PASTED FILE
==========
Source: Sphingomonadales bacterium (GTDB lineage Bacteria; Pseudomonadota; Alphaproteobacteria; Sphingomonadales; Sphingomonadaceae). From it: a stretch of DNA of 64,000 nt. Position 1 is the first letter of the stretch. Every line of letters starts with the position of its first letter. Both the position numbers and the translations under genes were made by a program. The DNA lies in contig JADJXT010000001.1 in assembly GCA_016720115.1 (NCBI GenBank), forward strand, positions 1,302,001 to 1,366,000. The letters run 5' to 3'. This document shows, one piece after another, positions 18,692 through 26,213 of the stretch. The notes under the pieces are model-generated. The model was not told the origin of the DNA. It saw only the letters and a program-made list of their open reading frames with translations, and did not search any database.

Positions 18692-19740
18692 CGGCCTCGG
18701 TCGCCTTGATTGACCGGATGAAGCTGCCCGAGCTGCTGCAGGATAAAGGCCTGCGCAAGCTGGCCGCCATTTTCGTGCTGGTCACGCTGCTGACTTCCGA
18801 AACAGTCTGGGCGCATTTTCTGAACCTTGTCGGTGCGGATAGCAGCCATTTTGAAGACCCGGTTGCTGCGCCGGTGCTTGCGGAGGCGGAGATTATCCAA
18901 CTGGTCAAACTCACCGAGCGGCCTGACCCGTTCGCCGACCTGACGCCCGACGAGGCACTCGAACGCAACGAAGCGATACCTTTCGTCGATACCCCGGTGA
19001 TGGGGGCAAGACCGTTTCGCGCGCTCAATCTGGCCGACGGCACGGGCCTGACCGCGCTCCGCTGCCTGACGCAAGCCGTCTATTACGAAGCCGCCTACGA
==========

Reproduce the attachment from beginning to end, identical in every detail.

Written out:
Source: Sphingomonadales bacterium (GTDB lineage Bacteria; Pseudomonadota; Alphaproteobacteria; Sphingomonadales; Sphingomonadaceae). From it: a stretch of DNA of 64,000 nt. Position 1 is the first letter of the stretch. Every line of letters starts with the position of its first letter. Both the position numbers and the translations under genes were made by a program. The DNA lies in contig JADJXT010000001.1 in assembly GCA_016720115.1 (NCBI GenBank), forward strand, positions 1,302,001 to 1,366,000. The letters run 5' to 3'. This document shows, one piece after another, positions 18,692 through 26,213 of the stretch. The notes under the pieces are model-generated. The model was not told the origin of the DNA. It saw only the letters and a program-made list of their open reading frames with translations, and did not search any database.

Positions 18692-19740
18692 CGGCCTCGG
18701 TCGCCTTGATTGACCGGATGAAGCTGCCCGAGCTGCTGCAGGATAAAGGCCTGCGCAAGCTGGCCGCCATTTTCGTGCTGGTCACGCTGCTGACTTCCGA
18801 AACAGTCTGGGCGCATTTTCTGAACCTTGTCGGTGCGGATAGCAGCCATTTTGAAGACCCGGTTGCTGCGCCGGTGCTTGCGGAGGCGGAGATTATCCAA
18901 CTGGTCAAACTCACCGAGCGGCCTGACCCGTTCGCCGACCTGACGCCCGACGAGGCACTCGAACGCAACGAAGCGATACCTTTCGTCGATACCCCGGTGA
19001 TGGGGGCAAGACCGTTTCGCGCGCTCAATCTGGCCGACGGCACGGGCCTGACCGCGCTCCGCTGCCTGACGCAAGCCGTCTATTACGAAGCCGCCTACGA